Jen performed in a couple of cover bands in college and played a bit at dorm parties and the campus coffee house. In her early 20s, she moved to Austin to sing with a college friend in his band, Sunkats, a five-member, pop-driven group with lots of guy/girl harmonies. For the next couple of years they got some great gigs, including a regular stint at the Black Cat on Sixth Street, but ultimately went their separate ways.

Jen moved back to Memphis, did some theater and shifted to the corporate world of TV news, marketing and advertising.

For the next few years she worked in Seattle and San Francisco, where she continued to do theater more than other music. She filled in a bit for the Bootcuts Band, “a fantastic swing/country band with lots of great harmonies and humor.” This was a standout experience that renewed her interest in the country and folk styles.

While in San Francisco, she got into copywriting, and when her ad agency had an opening in New York, she took it and continued performing music as well. One favorite memory is her first music gig in New York City — at CBGB, months before it closed down. After a few forays into cover bands and other groups, she found Bobtown, and vice versa. Her goals are to just keep songwriting as much as possible and not be afraid of failing, and in performing, to be as honest as possible in every moment.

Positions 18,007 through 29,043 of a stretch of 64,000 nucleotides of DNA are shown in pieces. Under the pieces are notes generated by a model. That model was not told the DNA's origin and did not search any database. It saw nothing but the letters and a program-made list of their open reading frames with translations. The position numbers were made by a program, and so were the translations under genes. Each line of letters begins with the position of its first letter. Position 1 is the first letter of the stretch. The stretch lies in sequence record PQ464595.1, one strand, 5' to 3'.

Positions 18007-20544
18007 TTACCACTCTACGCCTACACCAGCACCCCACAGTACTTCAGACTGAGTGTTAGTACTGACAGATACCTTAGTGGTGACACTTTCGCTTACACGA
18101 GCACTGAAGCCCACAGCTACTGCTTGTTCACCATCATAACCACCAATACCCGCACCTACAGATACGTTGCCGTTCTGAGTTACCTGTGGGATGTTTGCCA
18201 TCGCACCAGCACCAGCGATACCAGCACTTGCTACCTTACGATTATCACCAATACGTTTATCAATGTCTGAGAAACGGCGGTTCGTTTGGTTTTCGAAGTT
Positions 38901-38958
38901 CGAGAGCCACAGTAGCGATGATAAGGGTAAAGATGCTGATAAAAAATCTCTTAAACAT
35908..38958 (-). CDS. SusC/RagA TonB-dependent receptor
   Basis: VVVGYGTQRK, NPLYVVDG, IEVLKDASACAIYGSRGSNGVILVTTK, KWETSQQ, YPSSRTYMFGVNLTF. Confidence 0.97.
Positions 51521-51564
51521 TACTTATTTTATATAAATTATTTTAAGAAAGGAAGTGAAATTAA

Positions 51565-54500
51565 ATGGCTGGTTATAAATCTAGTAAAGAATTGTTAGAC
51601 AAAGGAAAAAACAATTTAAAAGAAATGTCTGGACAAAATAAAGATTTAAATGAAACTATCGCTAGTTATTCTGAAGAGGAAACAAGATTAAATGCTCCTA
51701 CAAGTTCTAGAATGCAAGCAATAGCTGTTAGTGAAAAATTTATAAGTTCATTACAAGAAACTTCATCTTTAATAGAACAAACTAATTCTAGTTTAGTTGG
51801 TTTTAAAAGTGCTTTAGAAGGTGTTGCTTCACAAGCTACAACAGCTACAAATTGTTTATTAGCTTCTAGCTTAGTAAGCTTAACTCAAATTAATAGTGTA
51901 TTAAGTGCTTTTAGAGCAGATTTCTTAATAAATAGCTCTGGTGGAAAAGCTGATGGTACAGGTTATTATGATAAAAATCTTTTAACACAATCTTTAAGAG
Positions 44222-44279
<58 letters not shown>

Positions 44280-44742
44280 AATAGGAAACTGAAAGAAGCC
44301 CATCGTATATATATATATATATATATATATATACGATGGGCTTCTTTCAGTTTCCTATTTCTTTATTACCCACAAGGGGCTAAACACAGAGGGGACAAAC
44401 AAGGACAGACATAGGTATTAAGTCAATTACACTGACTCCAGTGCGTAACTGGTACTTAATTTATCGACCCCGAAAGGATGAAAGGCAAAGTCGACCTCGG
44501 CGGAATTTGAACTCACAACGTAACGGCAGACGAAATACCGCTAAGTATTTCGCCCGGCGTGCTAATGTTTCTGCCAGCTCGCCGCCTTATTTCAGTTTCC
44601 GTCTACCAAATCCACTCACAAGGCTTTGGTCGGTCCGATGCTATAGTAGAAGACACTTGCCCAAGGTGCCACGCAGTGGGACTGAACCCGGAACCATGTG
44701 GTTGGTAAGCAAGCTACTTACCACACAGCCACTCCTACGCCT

Karen Dahlstrom was born in Eugene, Ore., and grew up in Boise, Idaho. She was surrounded by music growing up. “We sang in church and in school, and there was always some kind of music playing in the house. I could carry a tune from a young age, and was encouraged by my teachers to sing,” she said.